“If American companies do not find a way to engage more of their workers, they will struggle to create more jobs, making it difficult for the U.S. to achieve real, sustainable economic growth in the near future.” –Gallup
Gallup’s “2013 State of the American Workplace” survey found that the continuing high level of employee disengagement is costing the U.S. $450-$550 billion per year, dramatically impacting the growth of the American economy. Worldwide, engagement is at 13%, with the U.S. at 30%. This begs the question, what is disengagement costing your company? Collectively, this hard-hitting, data-based information makes the business case for executives to establish Engagement as a priority in their organizations regardless of geographical location.
We recommend you review the surveys at the Gallup website. Rather than selectively repeating some of Gallup’s findings, this article will focus on one high-impact driver of engagement: Job Content.
While it is not the only driver of engagement, the work an employee does every day is a highly significant factor in engagement. Experts such as Myers, Hackman and Oldham established keys to job design, developing approaches such as job enrichment (growing a job scope vertically, i.e. increasing employee’s planning activities) and job expansion (growing a job’s scope laterally, including more tasks using similar skills i.e. soldering 3 parts vs. 1 part).
It’s simple, though not necessarily easy, to design jobs that engage people. Following are five characteristics that can be built into jobs at all levels across an organization to build and sustain engagement:
- Leverage an employee’s highest level of knowledge and talents
- Meet employee expectations for opportunity to plan work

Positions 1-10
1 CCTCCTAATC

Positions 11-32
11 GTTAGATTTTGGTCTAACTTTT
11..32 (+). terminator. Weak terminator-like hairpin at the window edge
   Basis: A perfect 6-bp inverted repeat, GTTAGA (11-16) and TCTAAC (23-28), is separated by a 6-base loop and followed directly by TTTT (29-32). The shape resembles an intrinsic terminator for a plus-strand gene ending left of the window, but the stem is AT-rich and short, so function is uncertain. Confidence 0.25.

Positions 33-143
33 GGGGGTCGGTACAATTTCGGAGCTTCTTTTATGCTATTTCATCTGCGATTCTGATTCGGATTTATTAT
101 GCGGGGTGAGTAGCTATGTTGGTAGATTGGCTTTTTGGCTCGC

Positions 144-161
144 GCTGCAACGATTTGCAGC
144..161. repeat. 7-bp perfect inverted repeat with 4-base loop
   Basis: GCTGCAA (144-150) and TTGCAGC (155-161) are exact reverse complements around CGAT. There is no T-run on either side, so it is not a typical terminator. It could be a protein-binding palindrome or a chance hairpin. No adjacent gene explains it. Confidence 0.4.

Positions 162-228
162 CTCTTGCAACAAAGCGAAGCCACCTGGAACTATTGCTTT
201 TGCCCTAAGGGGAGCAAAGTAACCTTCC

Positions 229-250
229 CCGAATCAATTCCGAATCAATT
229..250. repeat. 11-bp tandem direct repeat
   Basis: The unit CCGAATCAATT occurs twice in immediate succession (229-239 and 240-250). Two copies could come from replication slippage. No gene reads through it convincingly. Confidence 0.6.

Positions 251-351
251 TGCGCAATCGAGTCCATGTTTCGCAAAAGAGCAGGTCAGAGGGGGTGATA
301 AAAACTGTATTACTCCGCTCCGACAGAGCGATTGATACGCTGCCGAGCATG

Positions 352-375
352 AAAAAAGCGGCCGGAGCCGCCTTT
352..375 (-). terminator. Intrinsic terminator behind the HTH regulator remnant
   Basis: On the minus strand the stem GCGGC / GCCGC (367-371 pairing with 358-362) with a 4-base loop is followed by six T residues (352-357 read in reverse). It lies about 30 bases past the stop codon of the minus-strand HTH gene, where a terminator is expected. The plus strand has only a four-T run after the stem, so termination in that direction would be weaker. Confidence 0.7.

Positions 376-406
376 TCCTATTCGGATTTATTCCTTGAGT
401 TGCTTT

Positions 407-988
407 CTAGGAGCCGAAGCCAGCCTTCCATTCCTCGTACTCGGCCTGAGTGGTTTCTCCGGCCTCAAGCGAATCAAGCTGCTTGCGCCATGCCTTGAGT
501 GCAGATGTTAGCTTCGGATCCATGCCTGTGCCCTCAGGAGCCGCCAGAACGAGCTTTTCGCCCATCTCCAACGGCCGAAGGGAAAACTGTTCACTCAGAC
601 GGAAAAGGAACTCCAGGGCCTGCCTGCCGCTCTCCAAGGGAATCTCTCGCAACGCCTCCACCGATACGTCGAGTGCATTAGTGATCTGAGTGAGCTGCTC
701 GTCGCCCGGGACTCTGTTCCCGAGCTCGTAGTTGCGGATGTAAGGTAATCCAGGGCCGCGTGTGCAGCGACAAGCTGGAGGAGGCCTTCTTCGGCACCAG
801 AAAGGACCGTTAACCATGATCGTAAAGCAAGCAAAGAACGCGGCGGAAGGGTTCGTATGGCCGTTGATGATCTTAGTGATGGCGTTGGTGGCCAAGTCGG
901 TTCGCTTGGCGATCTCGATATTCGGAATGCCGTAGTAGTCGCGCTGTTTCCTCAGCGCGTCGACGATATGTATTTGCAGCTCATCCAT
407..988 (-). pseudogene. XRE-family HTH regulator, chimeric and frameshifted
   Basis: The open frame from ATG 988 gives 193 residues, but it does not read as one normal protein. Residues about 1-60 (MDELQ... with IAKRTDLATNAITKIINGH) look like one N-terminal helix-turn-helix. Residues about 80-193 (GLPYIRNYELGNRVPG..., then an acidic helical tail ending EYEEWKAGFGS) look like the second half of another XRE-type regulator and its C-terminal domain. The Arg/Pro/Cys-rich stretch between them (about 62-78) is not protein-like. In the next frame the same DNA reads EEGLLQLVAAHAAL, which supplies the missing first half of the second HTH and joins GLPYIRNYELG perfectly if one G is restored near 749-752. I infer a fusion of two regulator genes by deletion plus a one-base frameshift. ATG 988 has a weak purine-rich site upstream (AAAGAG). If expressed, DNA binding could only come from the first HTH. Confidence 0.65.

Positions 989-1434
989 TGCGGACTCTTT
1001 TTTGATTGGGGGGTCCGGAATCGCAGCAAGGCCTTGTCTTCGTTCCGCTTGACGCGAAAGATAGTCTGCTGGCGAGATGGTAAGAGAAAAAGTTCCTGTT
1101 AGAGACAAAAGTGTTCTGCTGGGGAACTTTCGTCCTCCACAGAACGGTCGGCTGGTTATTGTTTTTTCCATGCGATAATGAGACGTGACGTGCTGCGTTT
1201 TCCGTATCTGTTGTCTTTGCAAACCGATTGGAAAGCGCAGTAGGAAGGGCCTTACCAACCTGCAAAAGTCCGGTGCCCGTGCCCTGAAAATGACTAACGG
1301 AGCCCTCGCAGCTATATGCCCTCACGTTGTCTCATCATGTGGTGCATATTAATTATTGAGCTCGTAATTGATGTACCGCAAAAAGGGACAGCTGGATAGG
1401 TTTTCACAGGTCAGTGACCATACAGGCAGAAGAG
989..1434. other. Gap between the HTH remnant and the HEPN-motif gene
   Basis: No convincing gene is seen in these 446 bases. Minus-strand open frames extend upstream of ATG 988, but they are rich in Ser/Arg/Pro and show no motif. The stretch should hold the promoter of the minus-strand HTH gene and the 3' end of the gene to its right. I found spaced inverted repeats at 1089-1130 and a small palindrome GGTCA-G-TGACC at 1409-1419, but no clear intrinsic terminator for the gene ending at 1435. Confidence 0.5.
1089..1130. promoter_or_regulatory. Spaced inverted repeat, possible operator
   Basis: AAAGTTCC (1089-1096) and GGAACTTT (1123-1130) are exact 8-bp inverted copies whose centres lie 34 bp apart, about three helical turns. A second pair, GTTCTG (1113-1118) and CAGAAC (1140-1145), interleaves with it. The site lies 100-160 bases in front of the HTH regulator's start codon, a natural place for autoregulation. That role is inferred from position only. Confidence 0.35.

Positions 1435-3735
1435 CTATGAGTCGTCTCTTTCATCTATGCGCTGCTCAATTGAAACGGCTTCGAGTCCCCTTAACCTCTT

- Provide authority and autonomy to get things done
- Allow an effective range of variety of tasks
- Provide visibility and access to information, including individual performance feedback as well as information about the company strategy, competitors, customers, metrics as well as how the employee can have impact through his/her performance
While these experts’ findings came later in time than Frederick Taylor and “Scientific Management”, the older methods of job design with their primary focus on efficiency and productivity are still widespread in today’s workplaces. But, should they be? Is efficiency and productivity lost when jobs are enriched and/or expanded? When employees are engaged in their work, they are more productive and efficient. Gallup data shows that the 30 million engaged employees in the U.S. are the sources of most innovative ideas, bring in the most new customers and are recognized as impacting the following 9 measures of performance:
- turnover (for high- and low-turnover organizations)
- safety incidents
- shrinkage (theft)
- patient safety incidences
- quality (defects)
Organizations have nothing to lose and much to gain from driving engagement-building change. Start by re-designing jobs based on the five key characteristics for engaging people. Its potential impact is great.
Do your people love their jobs? Do they understand the business strategy and how they make a difference? If you examine your organization’s jobs will you find they have engaging characteristics? If the answer to this question is not a resounding “YES” then your business is probably not only not benefiting from the high performance that engagement provides, but the costs associated with unreached human potential are probably impacting the business short and long term.